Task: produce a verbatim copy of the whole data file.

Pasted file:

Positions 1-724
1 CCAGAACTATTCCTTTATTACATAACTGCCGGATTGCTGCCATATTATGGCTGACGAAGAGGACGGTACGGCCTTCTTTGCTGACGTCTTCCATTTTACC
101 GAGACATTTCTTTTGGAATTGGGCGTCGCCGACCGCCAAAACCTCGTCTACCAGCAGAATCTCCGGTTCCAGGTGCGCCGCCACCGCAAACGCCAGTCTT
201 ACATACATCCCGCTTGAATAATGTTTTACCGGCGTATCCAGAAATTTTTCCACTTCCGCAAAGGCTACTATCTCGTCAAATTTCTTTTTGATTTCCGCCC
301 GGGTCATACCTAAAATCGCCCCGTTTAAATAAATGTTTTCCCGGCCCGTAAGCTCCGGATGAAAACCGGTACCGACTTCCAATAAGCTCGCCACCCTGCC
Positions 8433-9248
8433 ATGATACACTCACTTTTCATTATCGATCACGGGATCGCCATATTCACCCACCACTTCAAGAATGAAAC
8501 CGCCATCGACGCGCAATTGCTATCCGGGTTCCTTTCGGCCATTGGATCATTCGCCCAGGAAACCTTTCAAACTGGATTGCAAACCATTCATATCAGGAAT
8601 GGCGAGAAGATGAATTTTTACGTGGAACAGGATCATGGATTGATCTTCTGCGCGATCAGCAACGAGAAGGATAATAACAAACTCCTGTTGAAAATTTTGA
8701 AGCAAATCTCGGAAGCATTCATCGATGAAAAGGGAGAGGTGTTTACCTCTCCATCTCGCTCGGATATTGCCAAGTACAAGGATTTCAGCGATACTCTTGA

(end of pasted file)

Positions 1-724
1 CCAGAACTATTCCTTTATTACATAACTGCCGGATTGCTGCCATATTATGGCTGACGAAGAGGACGGTACGGCCTTCTTTGCTGACGTCTTCCATTTTACC
101 GAGACATTTCTTTTGGAATTGGGCGTCGCCGACCGCCAAAACCTCGTCTACCAGCAGAATCTCCGGTTCCAGGTGCGCCGCCACCGCAAACGCCAGTCTT
201 ACATACATCCCGCTTGAATAATGTTTTACCGGCGTATCCAGAAATTTTTCCACTTCCGCAAAGGCTACTATCTCGTCAAATTTCTTTTTGATTTCCGCCC
301 GGGTCATACCTAAAATCGCCCCGTTTAAATAAATGTTTTCCCGGCCCGTAAGCTCCGGATGAAAACCGGTACCGACTTCCAATAAGCTCGCCACCCTGCC
Positions 8433-9248
8433 ATGATACACTCACTTTTCATTATCGATCACGGGATCGCCATATTCACCCACCACTTCAAGAATGAAAC
8501 CGCCATCGACGCGCAATTGCTATCCGGGTTCCTTTCGGCCATTGGATCATTCGCCCAGGAAACCTTTCAAACTGGATTGCAAACCATTCATATCAGGAAT
8601 GGCGAGAAGATGAATTTTTACGTGGAACAGGATCATGGATTGATCTTCTGCGCGATCAGCAACGAGAAGGATAATAACAAACTCCTGTTGAAAATTTTGA
8701 AGCAAATCTCGGAAGCATTCATCGATGAAAAGGGAGAGGTGTTTACCTCTCCATCTCGCTCGGATATTGCCAAGTACAAGGATTTCAGCGATACTCTTGA